If you’re ready to start eating pho like a pro, pick up a copy of Andrea Nguyen’s The Pho Cookbook and prepare to slurp rice noodles like your life depends on it. Packed with recipes, techniques and advice from all over Vietnam, Nguyen’s newest book is exactly what you need to pump up your beef bone soup game. Kick it off by learning how to garnish a bowl of pho. 

Depending on your pho philosophy, you can go super simple or ornate with the tabletop pho garnishes. I keep things easy with regular spearmint (húng) from my garden and chiles that I’ve purchased or grown at home. Conventional limes can be bracing and take over pho flavors, so I prefer garlic vinegar for a light tang; ripe (yellow) Bearss limes and Meyer lemons are good, too. During the warmer months, I’ll add Thai basil (hung quế) because it’s at its peak; ditto for a type of spicy mint (hung cay) sold at Viet markets. When I’m in the mood for bean sprouts, I’ll buy super fresh ones and blanch them to mellow their flavor and texture.

If you’re hard-core, add cilantro (ngò gai) leaves, a hot-weather herb with a strong, slightly sweet cilantro flavor; it’s usually sold at Vietnamese, Latin, and Caribbean markets. In Saigon at the storied Pho Hoa on Pasteur Street, delicate sprigs of rice paddy herb (ngò om) are also included in the platter of garnishes set at each table. Sold at Vietnamese markets and traditionally used for southern Viet seafood soups, rice paddy herb adds a citrusy, cumin-like note to pho. Add or subtract as you like from this guideline.

  • 2 handfuls (about 3 ounces) bean sprouts
  • 2 or 3 sprigs mint, regular or spicy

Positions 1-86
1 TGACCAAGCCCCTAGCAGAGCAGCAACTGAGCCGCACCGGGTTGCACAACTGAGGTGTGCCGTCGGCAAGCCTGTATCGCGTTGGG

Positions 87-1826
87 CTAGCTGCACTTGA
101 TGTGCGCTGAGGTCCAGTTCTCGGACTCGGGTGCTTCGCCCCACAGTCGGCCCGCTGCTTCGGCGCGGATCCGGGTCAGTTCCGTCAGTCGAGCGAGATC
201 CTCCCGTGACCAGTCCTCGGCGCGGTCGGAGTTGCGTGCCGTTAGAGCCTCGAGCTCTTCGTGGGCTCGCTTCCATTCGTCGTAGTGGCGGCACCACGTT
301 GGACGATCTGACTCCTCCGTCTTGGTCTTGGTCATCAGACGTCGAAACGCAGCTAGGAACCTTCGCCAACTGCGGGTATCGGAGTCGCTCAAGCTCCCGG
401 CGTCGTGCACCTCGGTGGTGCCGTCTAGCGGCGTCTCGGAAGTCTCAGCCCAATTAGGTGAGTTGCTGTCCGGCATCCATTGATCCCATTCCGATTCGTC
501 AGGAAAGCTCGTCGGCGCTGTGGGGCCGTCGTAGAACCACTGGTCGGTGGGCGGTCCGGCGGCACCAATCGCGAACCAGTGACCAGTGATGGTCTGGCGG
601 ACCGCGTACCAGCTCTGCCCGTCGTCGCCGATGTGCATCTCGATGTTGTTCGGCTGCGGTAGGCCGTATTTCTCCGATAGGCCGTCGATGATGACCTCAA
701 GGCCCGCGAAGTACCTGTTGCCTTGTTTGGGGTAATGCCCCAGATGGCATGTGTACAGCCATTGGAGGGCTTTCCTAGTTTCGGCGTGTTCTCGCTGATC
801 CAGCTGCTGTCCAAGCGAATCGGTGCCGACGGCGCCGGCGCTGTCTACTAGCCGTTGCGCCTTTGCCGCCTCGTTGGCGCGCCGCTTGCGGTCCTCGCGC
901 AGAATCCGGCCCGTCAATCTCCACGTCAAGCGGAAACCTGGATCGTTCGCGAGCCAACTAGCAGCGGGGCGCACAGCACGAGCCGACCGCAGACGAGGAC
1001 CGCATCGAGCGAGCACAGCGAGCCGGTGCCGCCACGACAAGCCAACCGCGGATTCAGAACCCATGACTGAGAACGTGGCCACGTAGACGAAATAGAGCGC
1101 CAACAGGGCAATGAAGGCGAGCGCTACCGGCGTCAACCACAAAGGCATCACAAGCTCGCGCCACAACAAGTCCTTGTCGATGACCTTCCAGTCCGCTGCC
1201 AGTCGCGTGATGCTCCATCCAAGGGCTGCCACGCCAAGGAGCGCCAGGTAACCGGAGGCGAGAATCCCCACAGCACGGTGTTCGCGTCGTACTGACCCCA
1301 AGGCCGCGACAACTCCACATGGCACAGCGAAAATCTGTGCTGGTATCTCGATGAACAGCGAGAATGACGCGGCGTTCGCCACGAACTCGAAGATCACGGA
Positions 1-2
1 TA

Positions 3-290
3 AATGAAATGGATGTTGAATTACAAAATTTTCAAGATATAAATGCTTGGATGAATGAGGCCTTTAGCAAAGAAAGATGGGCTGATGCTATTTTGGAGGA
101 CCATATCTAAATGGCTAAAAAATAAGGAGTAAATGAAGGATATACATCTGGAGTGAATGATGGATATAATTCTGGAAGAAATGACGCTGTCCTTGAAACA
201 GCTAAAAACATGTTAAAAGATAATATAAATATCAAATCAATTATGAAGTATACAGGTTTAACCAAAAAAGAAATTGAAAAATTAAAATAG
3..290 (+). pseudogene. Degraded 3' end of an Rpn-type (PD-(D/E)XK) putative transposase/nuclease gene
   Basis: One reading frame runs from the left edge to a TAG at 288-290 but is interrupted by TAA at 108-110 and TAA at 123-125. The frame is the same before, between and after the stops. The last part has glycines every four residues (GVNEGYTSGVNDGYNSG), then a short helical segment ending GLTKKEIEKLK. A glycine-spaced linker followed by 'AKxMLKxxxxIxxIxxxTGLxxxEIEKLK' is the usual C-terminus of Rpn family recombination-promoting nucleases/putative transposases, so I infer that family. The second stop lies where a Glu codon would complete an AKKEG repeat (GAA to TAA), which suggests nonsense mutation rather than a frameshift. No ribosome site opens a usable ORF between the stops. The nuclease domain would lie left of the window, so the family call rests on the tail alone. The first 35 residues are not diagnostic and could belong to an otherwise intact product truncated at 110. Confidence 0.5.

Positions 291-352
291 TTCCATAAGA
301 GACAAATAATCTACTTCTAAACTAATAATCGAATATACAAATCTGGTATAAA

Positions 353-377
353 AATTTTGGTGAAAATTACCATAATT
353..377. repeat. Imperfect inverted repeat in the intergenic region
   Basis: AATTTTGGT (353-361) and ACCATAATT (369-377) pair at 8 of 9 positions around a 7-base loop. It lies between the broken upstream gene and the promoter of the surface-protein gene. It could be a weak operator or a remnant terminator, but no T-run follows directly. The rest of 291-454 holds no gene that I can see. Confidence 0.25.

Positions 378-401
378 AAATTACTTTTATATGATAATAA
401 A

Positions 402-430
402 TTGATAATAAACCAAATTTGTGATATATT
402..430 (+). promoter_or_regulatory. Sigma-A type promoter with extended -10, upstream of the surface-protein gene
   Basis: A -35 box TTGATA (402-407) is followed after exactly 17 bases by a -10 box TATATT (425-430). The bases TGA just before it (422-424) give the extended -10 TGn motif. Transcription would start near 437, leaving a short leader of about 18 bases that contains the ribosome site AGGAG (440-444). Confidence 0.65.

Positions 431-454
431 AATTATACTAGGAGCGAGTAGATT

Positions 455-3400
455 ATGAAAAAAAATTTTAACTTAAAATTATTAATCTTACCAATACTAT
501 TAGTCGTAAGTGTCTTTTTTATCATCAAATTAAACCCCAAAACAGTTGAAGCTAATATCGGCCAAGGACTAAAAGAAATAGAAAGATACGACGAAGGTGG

• 2 or 3 sprigs Thai basil
  • 3 or 4 fresh cilantro leaves
  • 2 or 3 sprigs rice paddy herb
  • 1 lime, cut into wedges
  • 1 Thai chile or 1/2 jalapeño, Fresno, or serrano chile, thinly sliced

If you’re blanching the bean sprouts, work it into the pho assembly process and use the pot set up for dunking noodles; the noodle strainer is perfect for the job. Blanch them before starting on the noodles to avoid giving them a starch bath, and put them on their own plate so they don’t leak water on other garnishes. Otherwise, arrange the raw sprouts with the herbs and lime on a communal plate.

If the chile is small, cut it at a sharp angle to yield largish slices that can be easily identified in the bowl. Put the slices in a little dish so they don’t get lost. Before bowl assembly, set the garnishes at the table with any other sides and condiments so you can dive in immediately.


Fresh hot chiles don’t always deliver their spicy punch because of factors like weather. When it’s cold outside, they have less oomph, so add extra to your pho bowls and dishes. Be careful during the summer months when their heat is on. Most of a chile’s heat is contained in the capsaicin glands (membranes) attached to the seeds. Enjoy slices close to the stem if you’re a heat seeker.

During prep, use the cut stem end to scoot chile pieces onto a knife blade and push them into wherever they’re needed. Wash hands with coarse salt if you touch a chile’s cut surfaces.

Reprinted with permission from The Pho Cookbook